Roars from the Red Corridor

Posted on March 9, 2010 in Politics

Srikara Dattatreya:

Just when India is starting to come to terms with Pakistan-based external security threats, with massive revamps in the law and order machinery to corrode them, a new menace has arisen, like a sudden fear of a nightmare, that has been stirred from the depths of memory. In 2006 Prime Minister Manmohan Singh called it “The single biggest internal security challenge ever faced by our country.” In 2009 he said the country was “losing the battle against it.” Indeed, the Naxal (Maoist) menace will be one of the biggest challenges faced by those in power in Delhi. The statement issued by Union Home Secretary, G.K.Pillai, on the 6th of march, regarding Maoist intentions of taking over the Indian polity by 2050, sent a chill down the spine in several political and media circles. Soon afterwards, Maoist commander Koteshwara Rao a.k.a. Kishenji issued a statement rubbishing the one by G.K.Pillai; he brought down the bar of state-takeover to even before 2050. Do incidents like the recent Silda Massacre and the well remembered Lalgarh “Liberation” vindicate his claim? What makes him so confident of success? Who are these people, these people who have made the sleep of so many bureaucrats and politicians less sound? Why are thousands of people in the Maoist Red Corridor reeling in fear of brutal murders, abductions, assaults, robberies and explosions?

Naxalites or Indian Maoists trace back their origins to Charu Majumdar and Kanu Sanyal, who led a peasant-revolt against landlords in the village of Naxalbari(which gives the movement its name), West Bengal, in 1967. Severely influenced by Maoism, Majumdar broke up from the parent Communist Party of India(Marxist). Marxism, intends to give power to the masses through mass demonstrations by the labour class, people of the industries. But, the Mao Zedong model of communism, Maoism, was severely dependent on the participation of impoverished peasants of the fields, in an armed revolt against the state. This is what Charu Majumdar capitalised in 1967, when he inflamed the peasantry of Naxalbari to revolt against the social dissensions that existed in the village.It was there that the cancer of Maoism took birth in India.

But this form of Maoism, like so many things Indian, was the Indian improvisation of the prototype, as it garnered support of the student and intellectual sections of the society in addition to the peasantry. As such, there was violence in several university campuses across India, particularly West Bengal.

But, the initial excitement of Maoism remained for a very little time. Within a matter of a few years(the 1970s) the initial Maoist uprising was quelled by excellent police-work and lack of popular support to its cause, which was indeed the result of the Naxalite movement’s violent path.

The second phase of the Maoist uprising (the late 1980s and 1990s) was seen in Andhra Pradesh(in the Telangana region) with the Maoists flaunting their banners against the rot in the system, inspiring hundreds of youth to join their movement. That period saw the deaths of hundreds of civil servants, particularly policemen. This time, the Maoists actually gained support from locals, who gave them their support more out of desperation than choice.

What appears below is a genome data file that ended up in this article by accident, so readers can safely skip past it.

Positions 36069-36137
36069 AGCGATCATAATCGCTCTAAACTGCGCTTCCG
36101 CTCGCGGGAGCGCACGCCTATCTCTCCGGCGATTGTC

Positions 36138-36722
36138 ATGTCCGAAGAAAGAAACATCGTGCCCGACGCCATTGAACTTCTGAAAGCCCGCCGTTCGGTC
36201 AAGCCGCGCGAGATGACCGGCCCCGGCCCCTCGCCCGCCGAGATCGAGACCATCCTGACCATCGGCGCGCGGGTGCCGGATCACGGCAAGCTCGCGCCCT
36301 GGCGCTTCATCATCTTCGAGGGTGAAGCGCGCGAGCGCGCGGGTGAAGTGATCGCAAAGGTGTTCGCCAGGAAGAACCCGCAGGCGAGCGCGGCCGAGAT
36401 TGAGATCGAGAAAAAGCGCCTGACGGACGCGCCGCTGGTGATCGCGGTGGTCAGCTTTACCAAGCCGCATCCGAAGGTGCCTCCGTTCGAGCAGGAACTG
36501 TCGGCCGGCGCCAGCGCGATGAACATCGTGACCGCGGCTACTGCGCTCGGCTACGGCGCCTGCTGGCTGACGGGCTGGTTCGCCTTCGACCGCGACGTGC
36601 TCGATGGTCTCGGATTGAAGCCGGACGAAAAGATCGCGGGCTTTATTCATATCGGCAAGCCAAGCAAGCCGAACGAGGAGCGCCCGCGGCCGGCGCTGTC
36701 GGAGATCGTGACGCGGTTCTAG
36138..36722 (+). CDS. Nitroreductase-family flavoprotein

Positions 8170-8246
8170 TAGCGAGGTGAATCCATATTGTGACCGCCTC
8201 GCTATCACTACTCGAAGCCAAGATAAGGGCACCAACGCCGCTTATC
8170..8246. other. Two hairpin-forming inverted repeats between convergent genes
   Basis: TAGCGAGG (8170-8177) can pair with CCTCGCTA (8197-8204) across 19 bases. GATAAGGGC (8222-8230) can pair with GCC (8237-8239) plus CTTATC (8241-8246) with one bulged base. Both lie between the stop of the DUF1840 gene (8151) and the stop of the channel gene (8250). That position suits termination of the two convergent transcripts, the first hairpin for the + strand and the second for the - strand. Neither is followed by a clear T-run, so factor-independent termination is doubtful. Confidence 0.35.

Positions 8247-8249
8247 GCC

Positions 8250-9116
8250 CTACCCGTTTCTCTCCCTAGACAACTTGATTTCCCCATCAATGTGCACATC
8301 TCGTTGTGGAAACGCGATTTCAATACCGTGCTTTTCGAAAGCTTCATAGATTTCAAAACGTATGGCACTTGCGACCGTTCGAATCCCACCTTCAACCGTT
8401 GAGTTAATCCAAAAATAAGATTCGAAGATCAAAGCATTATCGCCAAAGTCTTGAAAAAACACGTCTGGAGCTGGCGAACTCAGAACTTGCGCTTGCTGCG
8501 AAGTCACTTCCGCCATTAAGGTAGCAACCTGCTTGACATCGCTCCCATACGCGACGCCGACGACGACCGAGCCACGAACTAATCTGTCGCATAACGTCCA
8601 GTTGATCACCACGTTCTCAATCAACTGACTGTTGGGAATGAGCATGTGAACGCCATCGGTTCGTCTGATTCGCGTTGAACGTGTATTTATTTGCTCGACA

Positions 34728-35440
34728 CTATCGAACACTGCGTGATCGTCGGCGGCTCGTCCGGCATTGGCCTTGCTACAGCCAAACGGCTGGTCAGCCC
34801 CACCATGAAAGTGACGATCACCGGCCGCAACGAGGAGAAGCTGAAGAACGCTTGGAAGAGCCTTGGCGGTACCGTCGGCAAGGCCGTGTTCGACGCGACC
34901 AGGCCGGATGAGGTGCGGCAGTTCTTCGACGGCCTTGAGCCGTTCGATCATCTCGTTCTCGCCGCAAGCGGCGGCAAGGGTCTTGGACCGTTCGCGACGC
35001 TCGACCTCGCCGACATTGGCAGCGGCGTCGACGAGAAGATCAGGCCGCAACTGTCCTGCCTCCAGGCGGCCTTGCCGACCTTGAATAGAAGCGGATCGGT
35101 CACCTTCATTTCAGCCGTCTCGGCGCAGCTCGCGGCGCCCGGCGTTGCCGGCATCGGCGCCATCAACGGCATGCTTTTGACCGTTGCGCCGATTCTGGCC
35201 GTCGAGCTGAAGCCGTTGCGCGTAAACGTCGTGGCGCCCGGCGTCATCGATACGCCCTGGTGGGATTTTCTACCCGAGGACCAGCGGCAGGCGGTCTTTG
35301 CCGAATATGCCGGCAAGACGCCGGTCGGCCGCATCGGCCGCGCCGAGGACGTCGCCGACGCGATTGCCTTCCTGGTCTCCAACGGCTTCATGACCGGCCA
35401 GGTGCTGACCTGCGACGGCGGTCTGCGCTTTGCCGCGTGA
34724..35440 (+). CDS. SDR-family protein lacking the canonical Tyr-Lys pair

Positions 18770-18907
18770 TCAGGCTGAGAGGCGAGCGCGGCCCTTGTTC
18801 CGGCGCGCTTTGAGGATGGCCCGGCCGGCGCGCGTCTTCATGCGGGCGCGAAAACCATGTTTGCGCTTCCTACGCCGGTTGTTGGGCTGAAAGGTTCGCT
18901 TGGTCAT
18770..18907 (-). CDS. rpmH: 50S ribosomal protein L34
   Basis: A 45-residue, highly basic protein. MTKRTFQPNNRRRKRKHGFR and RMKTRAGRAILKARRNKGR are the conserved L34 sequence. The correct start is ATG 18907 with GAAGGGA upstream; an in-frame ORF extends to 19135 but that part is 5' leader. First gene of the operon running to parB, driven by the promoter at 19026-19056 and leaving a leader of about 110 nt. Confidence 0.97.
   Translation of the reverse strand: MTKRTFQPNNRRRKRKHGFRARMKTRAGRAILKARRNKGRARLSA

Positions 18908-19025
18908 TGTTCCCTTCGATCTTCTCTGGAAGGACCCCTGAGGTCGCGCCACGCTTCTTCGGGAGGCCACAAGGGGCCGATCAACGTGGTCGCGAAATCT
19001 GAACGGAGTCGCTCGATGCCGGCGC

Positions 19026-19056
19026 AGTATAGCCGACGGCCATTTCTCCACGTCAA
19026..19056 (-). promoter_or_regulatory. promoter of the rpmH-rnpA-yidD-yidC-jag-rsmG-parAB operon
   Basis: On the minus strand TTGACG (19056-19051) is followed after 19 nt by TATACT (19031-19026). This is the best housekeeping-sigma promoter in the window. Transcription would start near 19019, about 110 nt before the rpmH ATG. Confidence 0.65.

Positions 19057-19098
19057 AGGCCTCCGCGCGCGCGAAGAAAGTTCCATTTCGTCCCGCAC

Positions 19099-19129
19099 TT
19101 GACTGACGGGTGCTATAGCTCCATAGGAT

But, the movement largely came to a halt during the AP government mediated peace talks in the early part of this century.

Finally, what we see now is a far more violent phase of Maoist uprising in India than the previous ones, as it is an armed struggle against not one, but a variety of issues confronting the future of our nation, it is a struggle against the bonds of our very history, against the social, casteist and monetary inequalities that are rampant in our country; it is a struggle against corporate capitalism, against the rot in the system, against the very system; it is a struggle for forest land ownership and it hates the entry of civilisation into it. Mao would turn in his grave if he knew that his ideology has almost reached the pinnacle of evolution, in India. Peasants,landless labourers, armed goons looking for a purpose in life, opportunistic politicians looking for power, tribals from the forests of Chattisgarh, Andhra Pradesh, Orissa, Jharkhand, Bihar and West Bengal, which form the Maoist Sphere of Influence, the Red Corridor, many students, who are willing to give up their studies, certain intellectuals, who form a soft face of the Maoists to the media, several NGOs and Human rights groups have now become a part of the Maoist rout, which threatens to topple the very system like a giant wave bringing down the very foundations of a building.

The Maoist movement almost threatens to be a movement against development, as it is doctrined to be against corporate expansion to the villages. It is also a struggle against the utilisation and proper management of natural resources, as it uses the cloak of forest land encroachment to garner the support of tribals.

This time the Maoists are back with a hate for the system like never before. Last year and the beginning of this one have seen more deaths due to Maoist violence in India than in any other year. The assassination attempt on West Bengal Chief Minister Buddhadeb Bhattacharjee , the Lalgarh assault, abduction and execution of several government officials, the blowing up of arterial railway lines, the Silda Massacre and several similar perpetrations vindicate their resolve.

As such the Union government has launched a massive, coordinated and holistic strike on the Maoists called ‘Operation Green Hunt’ to pluck the Menace out of its roots.

Whether Kishenji is a man of his words or whether the system weathers the storm unleashed by him, only time will tell.